1. What a wonderfully insightful post, Karen! I think you’re spot on that Gottman ignores a key aspect of bids — the fact that how people respond to them isn’t the whole issue here. There is also, as you point out, the “quality” of the bid itself.

    I think in practice, most — but not all — of us at least intuitively recognize that timing matters, and that timing varies depending on the urgency or importance of the bid. “Come see the bird you saw yesterday”, is quite different from, “OMG! I just got a promotion, a pay raise, and a corner office!” A wise partner learns when his or her partner can be respectfully interrupted and with what.

    I don’t think there are many hard and fast rules to it. Each couple largely has to work out those things for themselves, so far as I can see. For instance, a needy person who would drive most of us nuts might yet find a partner willing to happily cater to them.

    One question I have, though, is whether there’s a sort of universal threshold for the percentage of bids that must be “turned towards” in order to have a healthy relationship? That is, is it the same for everyone that, say, 80% to 85% of all bids must be turned towards for a person to be happy with their partner? While I suspect that’s not the case, and that the figure varies from one partner to another (e.g. some can live with 50%, some demand 90%), I would not be surprised if it actually turned out that humans are pretty much alike here.

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    1. I would have thought that most of us knew that timing matters, but there seems to be a surprising amount of variation. I think I am on the low end of interruption tolerance. It throws me much more than it does some others. My challenge is not to automatically interpret it as rude and inconsiderate. But I think there needs to be a corresponding consideration on the part of the other person that I’m not being rude, either, when I don’t turn toward every bid.

      I wouldn’t be surprised if we all needed, or at least appreciated, a high amount of turning towards our bids.

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  2. I love your take on this, Karen. I work at home about half the week and am constantly pushing back against such “bids” because I’m trying to concentrate and the minute the concentration is broken it takes me a bit to get back on track. I think the analysis is one-sided as well and wonder why that’s so, whether it’s a male/female thing or if it just seems that way because I’m a woman. If he would have side partner A and partner B perhaps it wouldn’t have seemed biased, but therein lies the conundrum.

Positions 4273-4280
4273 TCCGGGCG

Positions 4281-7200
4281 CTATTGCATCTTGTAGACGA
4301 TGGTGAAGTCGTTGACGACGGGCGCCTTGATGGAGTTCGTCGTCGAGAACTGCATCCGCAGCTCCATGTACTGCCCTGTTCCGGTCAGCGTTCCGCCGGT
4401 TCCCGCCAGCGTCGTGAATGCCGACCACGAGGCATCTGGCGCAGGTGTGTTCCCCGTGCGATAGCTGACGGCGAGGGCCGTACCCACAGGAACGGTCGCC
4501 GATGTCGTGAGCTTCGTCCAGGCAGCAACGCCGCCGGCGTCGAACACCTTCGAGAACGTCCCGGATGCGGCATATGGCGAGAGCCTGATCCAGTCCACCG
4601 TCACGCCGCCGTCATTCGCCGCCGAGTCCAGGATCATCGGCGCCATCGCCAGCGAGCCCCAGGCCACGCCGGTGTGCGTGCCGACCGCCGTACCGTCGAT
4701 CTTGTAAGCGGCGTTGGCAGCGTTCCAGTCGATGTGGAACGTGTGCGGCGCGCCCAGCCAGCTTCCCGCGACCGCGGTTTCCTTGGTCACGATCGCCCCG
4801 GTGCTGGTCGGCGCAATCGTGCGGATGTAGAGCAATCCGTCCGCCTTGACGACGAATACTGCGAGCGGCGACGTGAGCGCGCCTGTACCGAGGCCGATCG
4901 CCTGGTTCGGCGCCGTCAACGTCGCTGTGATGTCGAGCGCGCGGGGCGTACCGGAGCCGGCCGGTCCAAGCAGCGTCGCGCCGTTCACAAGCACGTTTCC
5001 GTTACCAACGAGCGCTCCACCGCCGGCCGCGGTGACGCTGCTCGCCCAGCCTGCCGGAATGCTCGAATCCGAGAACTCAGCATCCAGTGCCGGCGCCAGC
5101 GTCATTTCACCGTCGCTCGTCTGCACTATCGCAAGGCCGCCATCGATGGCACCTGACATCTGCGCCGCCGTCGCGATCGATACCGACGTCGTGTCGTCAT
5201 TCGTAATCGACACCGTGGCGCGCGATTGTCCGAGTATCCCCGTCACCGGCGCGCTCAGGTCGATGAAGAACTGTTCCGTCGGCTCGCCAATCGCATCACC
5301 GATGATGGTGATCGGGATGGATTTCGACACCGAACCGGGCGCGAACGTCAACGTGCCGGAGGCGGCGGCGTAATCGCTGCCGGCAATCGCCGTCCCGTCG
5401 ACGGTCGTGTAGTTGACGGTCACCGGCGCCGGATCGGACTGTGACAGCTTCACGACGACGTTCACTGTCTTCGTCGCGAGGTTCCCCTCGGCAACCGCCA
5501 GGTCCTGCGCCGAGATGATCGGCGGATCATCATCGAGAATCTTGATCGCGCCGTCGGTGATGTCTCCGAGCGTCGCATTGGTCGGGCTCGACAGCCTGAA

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    1. I think the poem about post bird-bid make-up sex, that I posted in the comments, is interesting too in that regard. I like the idea of what the poet writes–I want them to make up–but I can’t really relate. I wonder if a woman would have written the poem differently.

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  3. This is an excellent post, Karen! I know exactly what you’re talking about. And in answer to your question, there are two things I’ve gotten in the habit of doing. First, saying excuse me, do you have time for…? Second, watching my tone of voice. I’ve found if I let my voice go up at the end of a sentence so it’s almost like a Brit does, as if it’s a question, it says to someone you’re giving them a choice. How many times did I hear my mom say, “It’s not WHAT you said, it’s HOW you said it.” That’s what got her goat. Took me awhile to make those things a habit and I blow it sometimes. And when I do, I have to stop and realize that I can’t change the other person, I can only change how I respond. And sometimes that’s just to leave it and walk away. Make sense?

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      1. Yes, I saw the poem first on your blog. I didn’t know it before. The poet doesn’t make the bird bid gendered in his telling, but I still wonder if a woman’s take might have been different.

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  4. Good piece, Karen, and a great subject. There are definitely two sides to the bid-response equation, but I’d like to take the issue of family communication in a different direction.

    My younger son spent 80-some days in an outward-bound-type recovery center when he was 18, and every night there they had a structured check-in process. Everyone in his group went through a list that I don’t remember completely, but it included things like “my fears,” “something I did well today,” “something I could have done better,” “something I did for someone else,” “my dream,” “my happy to be alive and sober moment.”

    When my son completed and “graduated” from the program, as part of his plans for the future, he asked my wife and me to do the check-in process with him. We worked out a schedule and did it by phone, one day a week with me, one day a week with my wife, and one day a week with both my wife and me on the phone with him. We each went through the list, and we continued that process for about a year. Every once in a while we do it again, even though none of us remembers all the points to cover.

    My wife and I were both amazed that the idea had come from him and that it was so needed. Who ever has conversations like that with their kids? As I write this I’m thinking that my wife and I ought to resume it for ourselves.

    So my overall point is that, despite all the missed bid-and-response opportunities, a regular heartfelt emotional check-in would go a long way toward more fulfilling family communication.

    Liked by 1 person

    1. Yeah, family meetings always seemed like a good idea. I read a book about how to have family meetings and it suggested something like you outline here. I also found that structuring my phone calls with my parents on my end works much better than “winging it.” So I always have a calendar and a list when I check in with my parents by phone. But that kind of structure only really works well if both parties are on board with it. I’d love it if my kids or husband (or parents) came up with the idea, then maybe they’d buy into it. But right now I run into a lot of resistance, and even resentment, if I try to change anything about our family communication away from the “random bid when it’s convenient for them” model.